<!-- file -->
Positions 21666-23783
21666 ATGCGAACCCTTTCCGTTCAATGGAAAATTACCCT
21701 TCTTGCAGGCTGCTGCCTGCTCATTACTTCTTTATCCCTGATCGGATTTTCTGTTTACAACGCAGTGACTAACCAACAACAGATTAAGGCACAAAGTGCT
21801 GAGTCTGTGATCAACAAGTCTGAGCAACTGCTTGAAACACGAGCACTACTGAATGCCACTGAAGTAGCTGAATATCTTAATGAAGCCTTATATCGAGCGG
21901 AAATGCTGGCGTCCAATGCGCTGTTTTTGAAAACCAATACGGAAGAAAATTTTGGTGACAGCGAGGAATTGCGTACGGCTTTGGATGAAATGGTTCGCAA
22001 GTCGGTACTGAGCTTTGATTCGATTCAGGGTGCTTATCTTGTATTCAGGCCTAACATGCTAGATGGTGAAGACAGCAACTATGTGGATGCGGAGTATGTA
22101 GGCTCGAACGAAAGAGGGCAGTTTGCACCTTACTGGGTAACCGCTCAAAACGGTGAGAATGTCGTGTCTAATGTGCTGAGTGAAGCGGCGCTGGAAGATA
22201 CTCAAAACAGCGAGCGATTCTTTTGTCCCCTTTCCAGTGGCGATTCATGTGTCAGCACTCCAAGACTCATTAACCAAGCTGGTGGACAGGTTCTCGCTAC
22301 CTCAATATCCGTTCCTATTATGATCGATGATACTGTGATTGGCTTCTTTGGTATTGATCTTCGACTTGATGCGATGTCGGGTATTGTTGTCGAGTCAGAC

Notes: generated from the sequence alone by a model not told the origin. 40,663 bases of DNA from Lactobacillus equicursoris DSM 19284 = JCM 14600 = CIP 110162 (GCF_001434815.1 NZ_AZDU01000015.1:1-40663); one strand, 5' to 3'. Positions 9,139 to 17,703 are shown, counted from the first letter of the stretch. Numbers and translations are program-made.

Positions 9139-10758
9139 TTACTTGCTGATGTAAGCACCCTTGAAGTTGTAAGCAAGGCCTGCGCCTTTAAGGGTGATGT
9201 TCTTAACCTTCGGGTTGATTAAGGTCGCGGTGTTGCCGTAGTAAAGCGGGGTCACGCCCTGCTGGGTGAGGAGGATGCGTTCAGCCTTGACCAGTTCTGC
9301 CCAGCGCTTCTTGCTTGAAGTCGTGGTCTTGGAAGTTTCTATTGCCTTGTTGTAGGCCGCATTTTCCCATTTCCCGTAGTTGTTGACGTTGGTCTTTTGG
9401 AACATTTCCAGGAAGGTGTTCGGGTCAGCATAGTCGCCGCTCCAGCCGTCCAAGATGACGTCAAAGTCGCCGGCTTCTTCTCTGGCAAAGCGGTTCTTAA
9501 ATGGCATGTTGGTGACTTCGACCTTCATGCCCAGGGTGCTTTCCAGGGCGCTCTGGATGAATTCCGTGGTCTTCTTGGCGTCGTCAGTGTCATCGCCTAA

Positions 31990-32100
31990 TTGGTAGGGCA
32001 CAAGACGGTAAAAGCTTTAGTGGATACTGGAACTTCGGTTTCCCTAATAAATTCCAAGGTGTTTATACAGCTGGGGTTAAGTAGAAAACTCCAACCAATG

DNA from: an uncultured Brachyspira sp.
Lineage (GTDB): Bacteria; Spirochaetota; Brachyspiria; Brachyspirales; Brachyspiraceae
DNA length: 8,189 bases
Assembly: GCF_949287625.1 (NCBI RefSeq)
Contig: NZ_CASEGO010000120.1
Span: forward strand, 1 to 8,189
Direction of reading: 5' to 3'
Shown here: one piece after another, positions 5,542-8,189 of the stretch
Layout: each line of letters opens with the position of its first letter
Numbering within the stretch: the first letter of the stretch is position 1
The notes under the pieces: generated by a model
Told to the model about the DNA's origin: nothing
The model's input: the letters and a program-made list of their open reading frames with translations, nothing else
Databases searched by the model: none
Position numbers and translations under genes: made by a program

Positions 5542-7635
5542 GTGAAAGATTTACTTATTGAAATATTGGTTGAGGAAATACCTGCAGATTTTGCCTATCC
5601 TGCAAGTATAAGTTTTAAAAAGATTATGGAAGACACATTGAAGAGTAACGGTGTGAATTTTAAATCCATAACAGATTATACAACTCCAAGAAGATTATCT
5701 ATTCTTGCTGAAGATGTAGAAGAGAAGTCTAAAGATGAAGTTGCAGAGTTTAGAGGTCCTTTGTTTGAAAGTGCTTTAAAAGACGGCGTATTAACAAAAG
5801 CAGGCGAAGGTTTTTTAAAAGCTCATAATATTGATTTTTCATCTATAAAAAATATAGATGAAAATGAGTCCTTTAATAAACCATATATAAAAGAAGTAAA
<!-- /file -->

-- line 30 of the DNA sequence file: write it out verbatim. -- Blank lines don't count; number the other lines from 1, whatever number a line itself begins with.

The notes under the pieces: generated by a model